Sorry, but modern browsers don't really address that. The problem with the browser warnings is their definition of insecure. You only get warnings if there is something wrong with an encrypted https site like an invalid certificate. Using an unencrypted site is NOT seen as insecure as it would annoy users during most of their normal browsing sessions. The Blackhat presentation about sslstrip from Moxie explains very clearly what the problems are. You can view it at http://www.thoughtcrime.org/so...
Well, I live in Europe and have been to the US. And the waiters in Paris pale in comparison to some waiters in Florida
I don't think the primary motivation for massive surveillance and such things is fear. In my opinion it is about control and power. Being able to silence any opposition before it gets organized and knowing in advance which groups dissent is growing gives you the power to stay in control longer. Fear is only used to gain acceptance of the public: think of the terrorists etc.
But that depends on other parties with the will and capabilities to support the framework having an interest. Being open source definitely is an advantage but by no means a guarantee a project will survive. Sturgeon's law applies to open source software just the same as to proprietary software.
The request of the submitter for a fail-safe set of axioms can never be answered. With fail-safe systems tending to fail by failing to fail safe. But with common sense a few indicators of long term viability are easy to give:
1) Who controls the software ?
If it is a single party chances are good it will be abandoned at some point in the not so distant future. Open Source can help with this point but as said earlier it is no guarantee. There are many open source projects which are for all practical purposes developed by a single company. These projects are just as likely to be abandoned as commercial software.
2) Who uses the software ?
The more people use the software the less likely it is it will be abandoned. For commercial proprietary software a big user base means income and companies are not in the habit of slaying the goose that lays the golden eggs. For open source software it means there is a bigger potential pool of contributors to continue development if a main developer exits the project.
3) How long has the software existed ?
New software is continuously written and released. Again according to Sturgeon's law 90% will be crap. It will take a little while before the writers realizes their software belongs to this majority and stop supporting it. The longer software has been actively developed the less likely it is to be crap and discontinued.
4) What was the motivation for creating the software ?
If the motivation is a specific goal other than meeting the needs of the users expect the software to be abandoned if it becomes clear that the goal is unrealistic. If the goal is met the software might be continued. Think about lock-in strategies and subverting standards in this regard.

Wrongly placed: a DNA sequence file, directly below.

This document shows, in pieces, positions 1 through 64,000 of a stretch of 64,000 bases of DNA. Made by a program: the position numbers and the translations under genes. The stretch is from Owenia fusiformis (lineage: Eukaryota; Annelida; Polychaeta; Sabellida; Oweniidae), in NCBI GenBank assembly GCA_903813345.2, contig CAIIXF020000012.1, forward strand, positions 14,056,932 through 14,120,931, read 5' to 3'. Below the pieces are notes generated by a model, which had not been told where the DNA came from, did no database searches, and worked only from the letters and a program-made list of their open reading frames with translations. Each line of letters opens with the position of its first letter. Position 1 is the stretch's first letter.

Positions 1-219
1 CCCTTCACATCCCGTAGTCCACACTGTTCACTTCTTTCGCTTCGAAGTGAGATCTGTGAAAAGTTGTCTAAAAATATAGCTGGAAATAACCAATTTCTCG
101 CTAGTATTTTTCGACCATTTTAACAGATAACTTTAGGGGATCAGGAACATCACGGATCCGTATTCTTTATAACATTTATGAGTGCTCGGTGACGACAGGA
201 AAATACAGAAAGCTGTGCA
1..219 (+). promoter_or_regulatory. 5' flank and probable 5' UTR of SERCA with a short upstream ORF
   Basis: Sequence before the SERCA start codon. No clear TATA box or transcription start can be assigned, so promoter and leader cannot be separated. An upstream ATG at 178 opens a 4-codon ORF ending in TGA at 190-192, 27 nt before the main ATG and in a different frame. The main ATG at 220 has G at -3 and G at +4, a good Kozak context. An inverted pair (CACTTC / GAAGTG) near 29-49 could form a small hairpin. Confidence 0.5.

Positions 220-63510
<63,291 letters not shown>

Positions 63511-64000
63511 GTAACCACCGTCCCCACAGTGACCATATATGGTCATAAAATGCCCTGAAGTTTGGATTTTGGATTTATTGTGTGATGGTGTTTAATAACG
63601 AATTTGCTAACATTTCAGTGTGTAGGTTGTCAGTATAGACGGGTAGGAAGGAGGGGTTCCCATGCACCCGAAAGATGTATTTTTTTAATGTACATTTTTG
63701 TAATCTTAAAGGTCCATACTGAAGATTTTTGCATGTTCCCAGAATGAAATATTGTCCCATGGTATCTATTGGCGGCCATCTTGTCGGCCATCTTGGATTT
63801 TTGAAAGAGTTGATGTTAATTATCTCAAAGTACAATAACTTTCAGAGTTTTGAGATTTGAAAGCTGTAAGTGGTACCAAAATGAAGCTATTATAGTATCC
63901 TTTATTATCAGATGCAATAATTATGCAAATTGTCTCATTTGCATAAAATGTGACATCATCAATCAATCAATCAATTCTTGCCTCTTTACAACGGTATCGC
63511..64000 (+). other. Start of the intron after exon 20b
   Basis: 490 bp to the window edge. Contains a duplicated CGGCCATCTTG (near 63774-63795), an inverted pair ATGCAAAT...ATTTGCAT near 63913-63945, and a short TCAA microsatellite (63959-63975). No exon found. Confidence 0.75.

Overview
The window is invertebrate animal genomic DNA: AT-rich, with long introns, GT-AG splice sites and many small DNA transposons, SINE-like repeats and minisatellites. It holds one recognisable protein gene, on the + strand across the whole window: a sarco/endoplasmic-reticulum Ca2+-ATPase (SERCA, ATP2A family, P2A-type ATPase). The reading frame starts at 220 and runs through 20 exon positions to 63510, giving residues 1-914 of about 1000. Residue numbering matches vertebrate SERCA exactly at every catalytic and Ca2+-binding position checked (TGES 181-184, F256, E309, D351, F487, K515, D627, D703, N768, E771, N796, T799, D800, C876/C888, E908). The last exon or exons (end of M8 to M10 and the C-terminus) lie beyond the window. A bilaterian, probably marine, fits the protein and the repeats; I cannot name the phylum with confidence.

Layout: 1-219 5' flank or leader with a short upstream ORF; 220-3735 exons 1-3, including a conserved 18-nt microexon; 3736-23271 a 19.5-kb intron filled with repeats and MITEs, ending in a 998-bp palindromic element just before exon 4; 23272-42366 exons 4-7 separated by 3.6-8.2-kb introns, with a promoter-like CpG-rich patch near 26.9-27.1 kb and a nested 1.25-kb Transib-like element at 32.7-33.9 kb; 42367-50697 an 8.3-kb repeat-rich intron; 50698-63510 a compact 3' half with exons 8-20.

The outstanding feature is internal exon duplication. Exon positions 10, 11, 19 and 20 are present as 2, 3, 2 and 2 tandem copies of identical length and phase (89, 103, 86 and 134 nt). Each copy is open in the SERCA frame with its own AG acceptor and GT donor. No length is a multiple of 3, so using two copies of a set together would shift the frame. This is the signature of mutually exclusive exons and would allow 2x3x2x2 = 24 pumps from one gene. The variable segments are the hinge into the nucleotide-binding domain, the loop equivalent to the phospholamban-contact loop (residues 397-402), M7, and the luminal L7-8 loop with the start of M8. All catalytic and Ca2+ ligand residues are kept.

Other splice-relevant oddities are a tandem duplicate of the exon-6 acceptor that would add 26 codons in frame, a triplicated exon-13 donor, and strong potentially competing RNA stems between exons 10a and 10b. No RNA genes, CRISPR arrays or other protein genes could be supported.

The choice for Adobe Flex had issues in at least point 1, 2 and 3.
A few hours ? If he had put it in an account with only 0,1% interest he would have earned almost 3 million dollar per second...
I agree with the Proxmox sentiment. It has served us very well and continues to do so.
Maximum buoyancy being 100T too low is a collossal cock-up of a design error.
Ah, I think it was just a sign error. The buoyancy should of course have been 100T and not -100T.
Yup there are other ones. Thales also comes to mind....
And there is a visual programming environment for squeak especially geared towards kids with localization in many languages. It's called Etoys (http://www.squeakland.org/). You can also link it to an Arduino or Mindstorm for real world interaction with Physical Etoys (http://tecnodacta.com.ar/gira/projects/physical-etoys/). It's what my kids use
However revenue is not the interesting part, income is. And net income for Microsoft has been falling lately to 2010 levels. See this chart. Not that this is proofs impeding doom on Microsofts part, just that business hasn't been nice to them lately. A fate they share with many other companies in these difficult times. What is interesting is that neither Google or Apple share this kind of dip.
I use a HP Microserver N40L as a NAS. It's way cheaper to purchase than decent 4 drive dedicated NAS appliance. It's more powerfull and does not use much energy. I bought mine for about €200,- without disks . It uses about 14 Watt without disks booting from USB. With the high electricity prices here (€0.23 per kWh) I expect to spend in 4 years 4x365x24x0.014x0.23= €112,- on energy on the system. So in total that is €312,-. That total is still less than the purchase price alone of a decent 4 bay NAS which will still not give me the same performance. Installing OpenMediaVault or FreeNAS is about as much work as configuring a dedicated NAS (Next, next, finnish).
I installed 4 WD20EARX disks for €84,- per piece. This increases the power usage to about 40 Watts active. So the disks are the biggest component in price and energy usage and that will be the same with a NAS. Performance is great I can saturate a 1Gbps ethernet link nicely if the device requesting the data is fast enough.
But if you want to make this analogy correct it it should be something like:
Customer to Bill: That weld is bad.
Bill to Customer: No, you're looking at it wrong.
Supervisor overhearing this and after inspecting the weld: Bill, STFU and grind it out and redo. It's absolutely one of the worst welds I've ever seen. And don't be an arsehole to our customer.
Bill to supervisor: Sorry boss. I'm doing my best and wonder why the bottom being cold would be a problem.
Supervisor to Bill: You know that a cold weld won't handle load and can cost lives. But what pissed me off the most is the way you handled our customer when he was right.